As for the remainder of the judgment, we hold that MCCC is not entitled to receive prejudgment interest. To be sure, the facts regarding when ERC counseled and concurred in MCCC's conduct—the facts that determined whether damage payments should be included as "loss" at a rate of 80% or 100%—were not in dispute at trial. They were, however, disputed until the day of trial. On the day of trial ERC and MCCC entered into their stipulation regarding when ERC "counseled and concurred" in MCCC's conduct. Before that stipulation, questions of fact remained and damages were not "certain or capable of being made certain by calculation." Indeed, less than a month before trial the court denied summary judgment on this issue, stating: "Questions of fact remain as to whether ERC counseled in advance with MCCC and concurred in MCCC's course of conduct. Therefore the Court cannot determine on this record whether MCCC may recover 80 per cent of its fees and expenses under paragraph (c) (1) or 100 per cent under paragraph (c) (2)." App. 2452.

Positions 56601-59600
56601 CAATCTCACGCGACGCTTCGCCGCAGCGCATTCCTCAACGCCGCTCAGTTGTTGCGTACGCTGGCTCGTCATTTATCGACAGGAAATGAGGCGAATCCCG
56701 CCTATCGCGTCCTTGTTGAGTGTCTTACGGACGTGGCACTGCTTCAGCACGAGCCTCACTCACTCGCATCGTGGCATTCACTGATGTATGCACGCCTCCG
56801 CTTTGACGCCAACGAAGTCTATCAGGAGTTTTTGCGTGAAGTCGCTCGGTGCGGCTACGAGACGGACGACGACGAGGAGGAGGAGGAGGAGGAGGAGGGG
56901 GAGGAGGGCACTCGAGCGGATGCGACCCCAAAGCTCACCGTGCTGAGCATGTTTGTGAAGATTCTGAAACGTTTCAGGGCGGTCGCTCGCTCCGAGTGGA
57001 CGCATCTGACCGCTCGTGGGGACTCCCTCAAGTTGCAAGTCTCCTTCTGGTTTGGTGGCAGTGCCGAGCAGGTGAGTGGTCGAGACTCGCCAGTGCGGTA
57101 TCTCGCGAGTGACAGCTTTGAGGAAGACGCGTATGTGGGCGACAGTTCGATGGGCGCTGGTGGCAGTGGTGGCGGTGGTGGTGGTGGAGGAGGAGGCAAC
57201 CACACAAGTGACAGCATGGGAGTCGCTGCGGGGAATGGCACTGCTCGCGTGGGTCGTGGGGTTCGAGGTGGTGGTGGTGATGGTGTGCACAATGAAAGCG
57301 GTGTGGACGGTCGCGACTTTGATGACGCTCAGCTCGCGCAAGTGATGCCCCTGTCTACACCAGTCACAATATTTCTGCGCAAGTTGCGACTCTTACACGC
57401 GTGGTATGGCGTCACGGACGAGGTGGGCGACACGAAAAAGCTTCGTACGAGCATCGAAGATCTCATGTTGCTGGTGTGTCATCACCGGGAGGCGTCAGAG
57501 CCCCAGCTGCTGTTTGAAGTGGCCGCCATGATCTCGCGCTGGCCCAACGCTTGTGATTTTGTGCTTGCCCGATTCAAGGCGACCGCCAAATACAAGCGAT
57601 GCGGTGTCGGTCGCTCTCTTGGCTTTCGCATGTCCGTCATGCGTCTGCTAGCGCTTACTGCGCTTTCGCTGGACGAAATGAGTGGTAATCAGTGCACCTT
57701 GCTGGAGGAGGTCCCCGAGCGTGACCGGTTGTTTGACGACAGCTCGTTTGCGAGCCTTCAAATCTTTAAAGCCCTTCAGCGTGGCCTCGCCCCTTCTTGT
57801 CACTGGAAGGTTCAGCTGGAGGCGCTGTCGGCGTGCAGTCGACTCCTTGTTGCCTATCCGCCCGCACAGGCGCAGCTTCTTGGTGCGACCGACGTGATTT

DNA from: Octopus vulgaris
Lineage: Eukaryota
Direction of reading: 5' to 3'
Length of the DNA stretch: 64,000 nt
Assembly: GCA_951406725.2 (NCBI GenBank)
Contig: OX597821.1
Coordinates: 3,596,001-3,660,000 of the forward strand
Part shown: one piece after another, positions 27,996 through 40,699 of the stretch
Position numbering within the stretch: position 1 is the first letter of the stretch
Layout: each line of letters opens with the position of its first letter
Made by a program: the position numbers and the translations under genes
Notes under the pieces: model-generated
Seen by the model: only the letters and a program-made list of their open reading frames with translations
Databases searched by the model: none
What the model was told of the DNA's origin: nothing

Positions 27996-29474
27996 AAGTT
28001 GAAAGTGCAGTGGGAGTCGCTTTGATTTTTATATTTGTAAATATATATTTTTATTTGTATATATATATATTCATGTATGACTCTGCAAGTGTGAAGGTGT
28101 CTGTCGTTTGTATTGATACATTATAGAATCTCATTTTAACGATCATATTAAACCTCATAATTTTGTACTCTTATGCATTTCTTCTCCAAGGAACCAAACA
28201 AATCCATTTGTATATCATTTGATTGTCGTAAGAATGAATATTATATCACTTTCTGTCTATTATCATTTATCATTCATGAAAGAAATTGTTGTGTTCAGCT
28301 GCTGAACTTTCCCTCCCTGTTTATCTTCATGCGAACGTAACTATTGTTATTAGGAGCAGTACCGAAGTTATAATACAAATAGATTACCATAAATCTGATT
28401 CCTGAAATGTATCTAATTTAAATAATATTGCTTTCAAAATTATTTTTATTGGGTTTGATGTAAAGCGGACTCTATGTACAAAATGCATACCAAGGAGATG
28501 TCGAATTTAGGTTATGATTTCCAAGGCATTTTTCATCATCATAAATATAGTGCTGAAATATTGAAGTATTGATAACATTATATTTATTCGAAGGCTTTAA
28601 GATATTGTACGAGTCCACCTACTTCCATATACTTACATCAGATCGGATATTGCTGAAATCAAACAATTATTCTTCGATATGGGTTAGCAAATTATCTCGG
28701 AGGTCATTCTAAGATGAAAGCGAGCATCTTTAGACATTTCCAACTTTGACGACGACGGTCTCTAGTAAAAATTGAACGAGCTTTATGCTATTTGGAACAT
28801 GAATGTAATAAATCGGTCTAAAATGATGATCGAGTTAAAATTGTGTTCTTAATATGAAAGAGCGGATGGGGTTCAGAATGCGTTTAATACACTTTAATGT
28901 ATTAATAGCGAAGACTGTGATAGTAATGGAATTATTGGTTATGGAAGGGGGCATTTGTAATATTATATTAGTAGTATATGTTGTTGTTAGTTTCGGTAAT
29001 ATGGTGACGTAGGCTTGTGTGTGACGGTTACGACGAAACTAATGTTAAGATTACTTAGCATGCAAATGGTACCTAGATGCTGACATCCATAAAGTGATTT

In this circumstance, we believe that the facts stipulated at trial should be treated as resolved at trial. To hold otherwise would discourage parties from stipulating to facts, a beneficial practice that conserves time and scarce judicial resources. Therefore, we hold that MCCC is not entitled to prejudgment interest on the portion of the judgment that depended on a favorable resolution of when ERC "counseled and concurred."